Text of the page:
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Mountain Home Magazine

40 for 40

Imagine inviting someone into your home and asking them to decorate it. They would have free reign to use anything you had available—in the attic, the basement, the garage. The only stipulation is that their selections would need to visually tell a story about living in your house.

Oh, and this is to celebrate your anniversary.

The Rockwell Museum in Corning did something very much like that when they asked artists (and brothers) Steven and William Ladd to guest curate the 40th Anniversary Rockwell Museum Art Exhibit, on view from September 30 until mid-January. Only known to the Corning region through their work displayed at the Corning Museum of Glass, the Ladds were especially thrilled with the invitation and the chance to dig through the Rockwell’s 5,000-piece archive and create a special exhibit for its fortieth anniversary.

Deciding what gets displayed in a museum, and how, is a process light-years beyond just filling empty wall space. The curator at the Rockwell is Kirsty Harper Buchanan, and her goal is to draw visitors into “a visual dialogue” with the pieces she selects. For instance, placing this painting near that sculpture gives them both deeper meaning. Using the natural light on this wall enhances an object here, while protecting a less durable piece from the same light over there. If done well, museum curating creates a more dynamic exhibit that engages a visitor in a meaningful experience.

Across the museum industry, most places get to exhibit 3 to 5 percent of their collection at any given time. Through Kirsty’s efforts to use space more efficiently, 12 percent of the Rockwell collection is available for visitors to enjoy.

To commemorate the fortieth anniversary of The Rockwell Museum, founded in 1976 by local business owners Bob and Hertha Rockwell to house their vast personal collection, a special exhibit was certainly in order. In 2014, a name consolidation, from The Rockwell Museum of Western Art to simply The Rockwell Museum, followed a new mission statement, which was to place their core collections into the larger context of American art. The following year The Rockwell was honored with the designation Smithsonian Affiliate, one of some 200 in the country, and the only one in Upstate New York.

Within the context of this new philosophy—that their artwork is not just about the American West, but actually tells the story of the American Experience—the Rockwell looked for artists who would help them articulate that experience by regrouping parts of the collection.

“One of the best way to see your collection through fresh eyes is to have guest curators,” Kirsty said. “Even just the choice of the pieces they want says much about the artist.”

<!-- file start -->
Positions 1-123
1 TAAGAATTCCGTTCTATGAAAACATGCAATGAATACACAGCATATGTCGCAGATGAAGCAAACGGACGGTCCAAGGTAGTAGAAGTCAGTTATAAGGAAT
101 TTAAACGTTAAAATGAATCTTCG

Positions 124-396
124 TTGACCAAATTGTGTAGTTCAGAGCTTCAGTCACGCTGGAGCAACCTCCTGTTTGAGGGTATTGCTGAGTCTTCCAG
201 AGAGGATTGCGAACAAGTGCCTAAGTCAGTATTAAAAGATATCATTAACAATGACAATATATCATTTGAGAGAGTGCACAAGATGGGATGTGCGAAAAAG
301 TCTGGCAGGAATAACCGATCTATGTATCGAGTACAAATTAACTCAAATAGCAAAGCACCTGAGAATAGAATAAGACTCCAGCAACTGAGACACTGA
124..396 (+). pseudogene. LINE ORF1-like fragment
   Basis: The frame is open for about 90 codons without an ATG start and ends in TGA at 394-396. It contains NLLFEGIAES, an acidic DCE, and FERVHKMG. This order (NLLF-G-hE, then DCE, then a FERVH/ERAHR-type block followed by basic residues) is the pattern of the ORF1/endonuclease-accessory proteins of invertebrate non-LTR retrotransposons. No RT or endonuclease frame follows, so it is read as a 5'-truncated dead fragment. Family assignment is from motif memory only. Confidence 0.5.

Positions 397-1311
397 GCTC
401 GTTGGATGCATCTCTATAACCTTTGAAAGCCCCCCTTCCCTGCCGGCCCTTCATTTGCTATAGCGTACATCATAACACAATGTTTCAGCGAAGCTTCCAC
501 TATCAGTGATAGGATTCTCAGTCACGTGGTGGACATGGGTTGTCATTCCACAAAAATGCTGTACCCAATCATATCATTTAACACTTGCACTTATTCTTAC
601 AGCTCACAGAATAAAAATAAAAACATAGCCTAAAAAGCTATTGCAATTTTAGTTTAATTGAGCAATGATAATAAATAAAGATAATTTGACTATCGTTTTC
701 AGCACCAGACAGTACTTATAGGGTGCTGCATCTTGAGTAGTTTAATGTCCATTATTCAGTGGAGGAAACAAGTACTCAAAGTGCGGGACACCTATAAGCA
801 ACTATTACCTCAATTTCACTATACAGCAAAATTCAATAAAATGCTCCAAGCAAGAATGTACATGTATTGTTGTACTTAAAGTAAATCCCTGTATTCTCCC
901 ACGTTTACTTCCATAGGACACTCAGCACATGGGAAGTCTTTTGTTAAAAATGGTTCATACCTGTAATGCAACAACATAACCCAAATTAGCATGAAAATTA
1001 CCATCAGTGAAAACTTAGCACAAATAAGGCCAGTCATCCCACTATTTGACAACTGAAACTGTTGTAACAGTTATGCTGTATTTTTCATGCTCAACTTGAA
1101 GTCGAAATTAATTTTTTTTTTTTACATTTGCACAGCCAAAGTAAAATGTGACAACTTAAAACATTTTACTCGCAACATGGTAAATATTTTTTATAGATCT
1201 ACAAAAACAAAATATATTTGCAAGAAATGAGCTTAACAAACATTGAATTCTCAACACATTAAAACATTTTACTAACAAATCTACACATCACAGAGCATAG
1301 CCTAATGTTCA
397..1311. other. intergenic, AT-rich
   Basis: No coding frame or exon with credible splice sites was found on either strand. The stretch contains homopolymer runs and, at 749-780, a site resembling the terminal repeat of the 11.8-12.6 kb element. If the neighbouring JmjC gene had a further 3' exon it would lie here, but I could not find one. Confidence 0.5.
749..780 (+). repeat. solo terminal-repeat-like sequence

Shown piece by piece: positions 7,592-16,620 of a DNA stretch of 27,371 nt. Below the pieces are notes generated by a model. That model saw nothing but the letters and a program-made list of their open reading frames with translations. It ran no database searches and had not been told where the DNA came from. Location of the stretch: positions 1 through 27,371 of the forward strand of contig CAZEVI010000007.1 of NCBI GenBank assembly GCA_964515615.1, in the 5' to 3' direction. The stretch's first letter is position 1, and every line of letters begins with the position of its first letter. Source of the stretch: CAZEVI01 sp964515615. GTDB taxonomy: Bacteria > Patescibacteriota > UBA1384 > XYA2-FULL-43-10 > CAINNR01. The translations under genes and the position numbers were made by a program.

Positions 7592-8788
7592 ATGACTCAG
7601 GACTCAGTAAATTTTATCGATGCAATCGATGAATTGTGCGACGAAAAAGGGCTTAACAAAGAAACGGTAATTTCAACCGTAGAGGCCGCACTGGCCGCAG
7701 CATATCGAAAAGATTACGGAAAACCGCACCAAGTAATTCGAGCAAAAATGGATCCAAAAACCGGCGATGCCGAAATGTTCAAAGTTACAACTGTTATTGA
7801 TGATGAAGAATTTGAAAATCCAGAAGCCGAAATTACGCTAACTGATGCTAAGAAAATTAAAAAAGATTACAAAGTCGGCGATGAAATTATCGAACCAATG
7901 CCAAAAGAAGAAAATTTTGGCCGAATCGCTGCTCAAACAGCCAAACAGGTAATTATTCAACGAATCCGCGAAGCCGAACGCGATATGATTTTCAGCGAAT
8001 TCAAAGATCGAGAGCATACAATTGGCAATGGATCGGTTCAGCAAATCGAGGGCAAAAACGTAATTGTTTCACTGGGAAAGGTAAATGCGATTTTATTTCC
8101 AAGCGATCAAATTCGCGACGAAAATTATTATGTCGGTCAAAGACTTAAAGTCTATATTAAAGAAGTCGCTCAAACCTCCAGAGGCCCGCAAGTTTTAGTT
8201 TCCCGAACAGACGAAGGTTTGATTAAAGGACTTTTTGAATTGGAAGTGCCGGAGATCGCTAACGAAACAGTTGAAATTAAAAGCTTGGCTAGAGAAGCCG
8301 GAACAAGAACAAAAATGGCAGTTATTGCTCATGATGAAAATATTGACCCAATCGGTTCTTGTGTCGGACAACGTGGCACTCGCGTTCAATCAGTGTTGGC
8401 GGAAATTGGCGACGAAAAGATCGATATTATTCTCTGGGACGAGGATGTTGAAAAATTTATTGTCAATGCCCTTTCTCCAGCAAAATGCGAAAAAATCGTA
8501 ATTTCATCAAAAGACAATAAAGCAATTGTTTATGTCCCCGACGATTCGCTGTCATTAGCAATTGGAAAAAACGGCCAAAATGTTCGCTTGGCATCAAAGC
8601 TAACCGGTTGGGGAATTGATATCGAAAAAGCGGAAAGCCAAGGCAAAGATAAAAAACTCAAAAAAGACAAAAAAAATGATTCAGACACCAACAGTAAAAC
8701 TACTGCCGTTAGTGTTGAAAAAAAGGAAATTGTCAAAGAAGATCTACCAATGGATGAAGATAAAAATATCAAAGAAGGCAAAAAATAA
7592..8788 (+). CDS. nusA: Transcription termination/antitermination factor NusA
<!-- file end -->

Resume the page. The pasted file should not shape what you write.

The selection of the Ladd brothers to curate such an exhibit might seem an odd choice, as they have never shown in the 

Rockwell, had never stepped foot in it, in fact. They are tactile artists, using beads, fabric, and other objects to create their pieces, and the brothers have a strong sense of artistic inclusion that appealed to the Rockwell.

The pieces the Ladd brothers have selected depict themes like childhood, travel, ceremony, and war. And, taken in their intended groupings, the pieces tell stories to those whose eyes can hear them.

“It was a huge honor to be asked to guest curate for the Rockwell,” said William. “We have always enjoyed our time in Corning. Such a great energy. And we felt it again in the Rockwell.”

Deciding what pieces of the Rockwell collection to include in the exhibit consisted of going to the warehouse and pulling things out of their storage.

“Kirsty was terrific,” William said. “We spent hours dragging pieces out, pairing them with other things, going back for more. We would just see something and she would get it into play for us to consider.”

The Rockwell staff was equally as complimentary about the artists.

“Steven and William, because they work with objects in their art, see things in a unique way. They had the idea to use some of our antique rifles as artwork themselves, not just as historical weapons,” Kirsty said.

Steven and William immediately saw the fortieth anniversary as a chance to tell forty stories through the exhibit, largely relating to their childhoods in Missouri. “There were stories behind each of the museum’s pieces,” Steven said, “and that just naturally grew into telling forty stories.”

And the Brothers Ladd certainly fit well with the Rockwell mission to take the intimidation factor out of great artwork. though well respected in the art world, there isn’t anything elitist or stuffy about Steven and William. They laugh constantly and conversations are sprinkled with jokes and familial teasing. The brothers, who work out of a New York City studio, approach art with great passion, primarily for its ability to draw people together.

“We have three core values that rule our lives: spend your life doing what you love, be focused and disciplined, and collaborate. Getting to work with the Rockwell has been a wonderful opportunity to collaborate with a great museum,” William said.

The Rockwell ( is located at 111 Cedar Street in Corning and has its own parking lot. The museum is open seven days a week, from 9 a.m. to 5 p.m., and admission is free for kids and teens. To view work by the Ladd Brothers and learn about their art, visit

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